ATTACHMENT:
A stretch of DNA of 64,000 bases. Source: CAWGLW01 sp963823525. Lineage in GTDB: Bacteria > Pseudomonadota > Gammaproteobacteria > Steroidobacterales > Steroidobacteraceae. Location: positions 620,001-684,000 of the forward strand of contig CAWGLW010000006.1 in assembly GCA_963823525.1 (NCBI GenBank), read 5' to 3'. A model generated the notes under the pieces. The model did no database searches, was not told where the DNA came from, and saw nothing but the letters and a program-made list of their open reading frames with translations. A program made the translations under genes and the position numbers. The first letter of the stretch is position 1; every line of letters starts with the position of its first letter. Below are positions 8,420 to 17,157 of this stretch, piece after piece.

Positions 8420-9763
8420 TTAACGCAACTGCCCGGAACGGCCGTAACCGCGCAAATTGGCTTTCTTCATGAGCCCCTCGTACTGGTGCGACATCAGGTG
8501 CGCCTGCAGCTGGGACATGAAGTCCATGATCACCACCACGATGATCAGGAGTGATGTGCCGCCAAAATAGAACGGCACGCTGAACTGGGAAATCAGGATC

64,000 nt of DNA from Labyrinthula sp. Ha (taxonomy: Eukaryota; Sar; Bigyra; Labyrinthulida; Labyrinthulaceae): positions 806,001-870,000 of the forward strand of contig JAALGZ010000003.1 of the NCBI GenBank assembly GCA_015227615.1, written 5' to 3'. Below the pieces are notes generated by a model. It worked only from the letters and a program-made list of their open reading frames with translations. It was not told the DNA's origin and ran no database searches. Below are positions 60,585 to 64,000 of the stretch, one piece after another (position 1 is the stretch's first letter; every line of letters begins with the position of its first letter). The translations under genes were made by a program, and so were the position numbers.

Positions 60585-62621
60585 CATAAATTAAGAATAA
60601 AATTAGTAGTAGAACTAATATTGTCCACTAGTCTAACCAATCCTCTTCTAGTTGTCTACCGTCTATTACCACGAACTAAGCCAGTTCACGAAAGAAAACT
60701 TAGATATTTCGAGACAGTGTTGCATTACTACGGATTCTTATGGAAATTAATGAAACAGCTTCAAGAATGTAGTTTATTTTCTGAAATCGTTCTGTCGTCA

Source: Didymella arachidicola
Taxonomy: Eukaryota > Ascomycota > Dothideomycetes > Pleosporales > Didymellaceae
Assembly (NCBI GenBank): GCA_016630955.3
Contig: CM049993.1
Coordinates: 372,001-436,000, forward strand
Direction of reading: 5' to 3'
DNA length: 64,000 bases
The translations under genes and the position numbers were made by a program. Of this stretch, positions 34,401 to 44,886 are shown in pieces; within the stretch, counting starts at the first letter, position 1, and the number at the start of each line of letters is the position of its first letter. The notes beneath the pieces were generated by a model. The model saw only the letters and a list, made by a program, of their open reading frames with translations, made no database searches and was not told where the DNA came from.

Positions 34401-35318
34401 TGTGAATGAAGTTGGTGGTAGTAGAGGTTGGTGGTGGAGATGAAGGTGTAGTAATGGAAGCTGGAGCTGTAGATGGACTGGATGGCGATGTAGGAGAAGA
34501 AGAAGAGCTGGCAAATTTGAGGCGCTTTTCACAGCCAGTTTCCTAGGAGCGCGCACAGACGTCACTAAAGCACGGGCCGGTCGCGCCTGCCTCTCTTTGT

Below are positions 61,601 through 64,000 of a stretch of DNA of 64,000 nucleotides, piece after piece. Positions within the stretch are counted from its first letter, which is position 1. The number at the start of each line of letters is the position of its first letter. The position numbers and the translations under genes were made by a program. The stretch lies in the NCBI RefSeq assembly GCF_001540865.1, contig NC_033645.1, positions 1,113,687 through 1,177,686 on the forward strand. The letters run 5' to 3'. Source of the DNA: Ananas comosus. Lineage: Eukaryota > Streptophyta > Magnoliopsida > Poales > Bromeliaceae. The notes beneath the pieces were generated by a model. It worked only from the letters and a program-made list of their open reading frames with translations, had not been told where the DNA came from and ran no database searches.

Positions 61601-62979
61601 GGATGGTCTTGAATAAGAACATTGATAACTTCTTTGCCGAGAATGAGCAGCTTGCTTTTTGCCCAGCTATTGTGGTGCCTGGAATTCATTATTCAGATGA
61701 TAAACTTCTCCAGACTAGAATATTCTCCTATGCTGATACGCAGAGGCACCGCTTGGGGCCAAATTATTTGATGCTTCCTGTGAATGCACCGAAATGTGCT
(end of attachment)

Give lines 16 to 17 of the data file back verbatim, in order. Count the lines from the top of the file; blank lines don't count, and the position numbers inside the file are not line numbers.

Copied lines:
DNA length: 64,000 bases
The translations under genes and the position numbers were made by a program. Of this stretch, positions 34,401 to 44,886 are shown in pieces; within the stretch, counting starts at the first letter, position 1, and the number at the start of each line of letters is the position of its first letter. The notes beneath the pieces were generated by a model. The model saw only the letters and a list, made by a program, of their open reading frames with translations, made no database searches and was not told where the DNA came from.